Affected patients usually present with matastasis-related symptoms [3-5]. The most common sites of metastasis are lung (80%), vagina (30%), pelvic (20%) and liver and brain (10%). In fact, patients with advanced pulmonary involvement may have minimal manifestations or be asymptomatic [2-5]. If the physical examination of pelvic and genitalia are normal, simultaneous metastatic disease will be rare [1,6].

Choriocarcinomas of the small intestine, including both primary and metastatic tumors, are rarely encountered. Gastrointestinal metastasis is very rare and only five percent of patients presenting with choriocarcinoma develop small bowel metastasis [3]. They are seen most commonly in the jejunum, followed by the duodenum and the ileum, respectively [4,7,8]. Metastatic lesions of small intestine are often multiple and ulcerating [7].

Choriocarcinoma most commonly occurs in females following molar pregnancy, spontaneous abortion, or ectopic pregnancy. However, choriocarcinoma after normal pregnancy, as in our case, is not frequent. In rare instances, it presents in males which originates from the testes [4].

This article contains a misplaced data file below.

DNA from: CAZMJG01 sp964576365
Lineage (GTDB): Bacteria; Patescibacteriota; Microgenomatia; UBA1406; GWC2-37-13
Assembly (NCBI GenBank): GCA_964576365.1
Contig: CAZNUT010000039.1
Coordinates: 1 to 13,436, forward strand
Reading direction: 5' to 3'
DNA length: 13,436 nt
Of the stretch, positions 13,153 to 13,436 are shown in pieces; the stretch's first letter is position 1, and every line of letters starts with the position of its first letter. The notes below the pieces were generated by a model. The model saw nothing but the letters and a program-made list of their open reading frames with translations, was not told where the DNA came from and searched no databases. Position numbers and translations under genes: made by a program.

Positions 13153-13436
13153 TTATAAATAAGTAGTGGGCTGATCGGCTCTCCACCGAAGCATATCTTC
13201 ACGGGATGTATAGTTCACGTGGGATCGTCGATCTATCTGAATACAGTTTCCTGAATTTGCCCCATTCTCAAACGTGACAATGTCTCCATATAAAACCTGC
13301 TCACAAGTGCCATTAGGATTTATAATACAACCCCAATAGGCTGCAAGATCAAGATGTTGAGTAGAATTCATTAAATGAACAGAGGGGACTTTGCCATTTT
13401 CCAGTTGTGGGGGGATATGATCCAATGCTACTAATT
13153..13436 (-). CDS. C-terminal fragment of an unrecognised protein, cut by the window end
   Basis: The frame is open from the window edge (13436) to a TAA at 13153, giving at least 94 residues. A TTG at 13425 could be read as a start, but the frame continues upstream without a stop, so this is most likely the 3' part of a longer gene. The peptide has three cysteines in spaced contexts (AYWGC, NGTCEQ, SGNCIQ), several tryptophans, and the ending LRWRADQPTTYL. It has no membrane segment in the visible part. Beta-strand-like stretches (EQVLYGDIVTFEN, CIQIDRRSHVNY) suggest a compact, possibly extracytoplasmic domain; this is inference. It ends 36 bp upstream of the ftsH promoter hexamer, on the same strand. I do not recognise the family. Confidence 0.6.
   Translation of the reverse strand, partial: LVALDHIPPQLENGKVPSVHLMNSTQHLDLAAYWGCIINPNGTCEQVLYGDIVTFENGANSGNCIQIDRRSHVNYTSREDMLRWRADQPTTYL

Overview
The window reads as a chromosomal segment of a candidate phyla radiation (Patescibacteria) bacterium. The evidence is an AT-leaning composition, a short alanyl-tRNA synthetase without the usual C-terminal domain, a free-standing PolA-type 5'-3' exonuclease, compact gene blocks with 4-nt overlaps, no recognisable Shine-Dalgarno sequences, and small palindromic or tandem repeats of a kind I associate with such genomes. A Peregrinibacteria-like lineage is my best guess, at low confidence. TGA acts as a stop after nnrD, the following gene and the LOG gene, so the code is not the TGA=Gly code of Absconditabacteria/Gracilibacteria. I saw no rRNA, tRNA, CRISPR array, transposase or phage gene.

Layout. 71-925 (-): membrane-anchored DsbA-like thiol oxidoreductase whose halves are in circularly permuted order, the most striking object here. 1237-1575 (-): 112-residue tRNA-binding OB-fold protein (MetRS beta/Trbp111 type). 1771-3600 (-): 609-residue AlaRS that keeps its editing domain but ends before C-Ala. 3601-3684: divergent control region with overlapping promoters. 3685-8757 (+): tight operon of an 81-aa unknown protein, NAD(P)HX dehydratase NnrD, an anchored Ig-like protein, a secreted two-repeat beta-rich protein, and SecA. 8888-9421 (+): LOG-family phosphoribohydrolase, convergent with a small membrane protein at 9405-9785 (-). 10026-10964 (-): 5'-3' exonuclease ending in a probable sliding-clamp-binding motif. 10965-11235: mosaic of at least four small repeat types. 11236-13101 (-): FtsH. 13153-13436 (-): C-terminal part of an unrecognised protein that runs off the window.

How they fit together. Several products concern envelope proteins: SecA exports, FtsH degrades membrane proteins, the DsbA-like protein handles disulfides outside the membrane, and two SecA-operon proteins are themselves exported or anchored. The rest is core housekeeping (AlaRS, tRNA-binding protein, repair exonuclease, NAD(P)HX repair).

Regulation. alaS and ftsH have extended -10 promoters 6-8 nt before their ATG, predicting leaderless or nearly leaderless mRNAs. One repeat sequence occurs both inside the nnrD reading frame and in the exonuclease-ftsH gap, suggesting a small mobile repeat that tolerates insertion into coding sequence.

Clinicians seldom suspect these tumors because of rare prevalence and long interval from last pregnancy, and in the most cases surgeons are the first ones who diagnose these tumors. Hence, diagnosis of metastatic choriocarcinoma of the small bowel needs a high index of suspicion [1,4].

Early diagnosis is the only chance of patient’s treatment and subsequently preventing mortality and morbidity. This tumor usually responds to surgery and combined chemotherapy effectively [1,2,6,7,9,10], as in our patient.

In conclusion, since the early diagnosis is the sole chance of patient's survival, physicians should keep in mind this disease in any young female with severe or unexplained GI bleeding.

References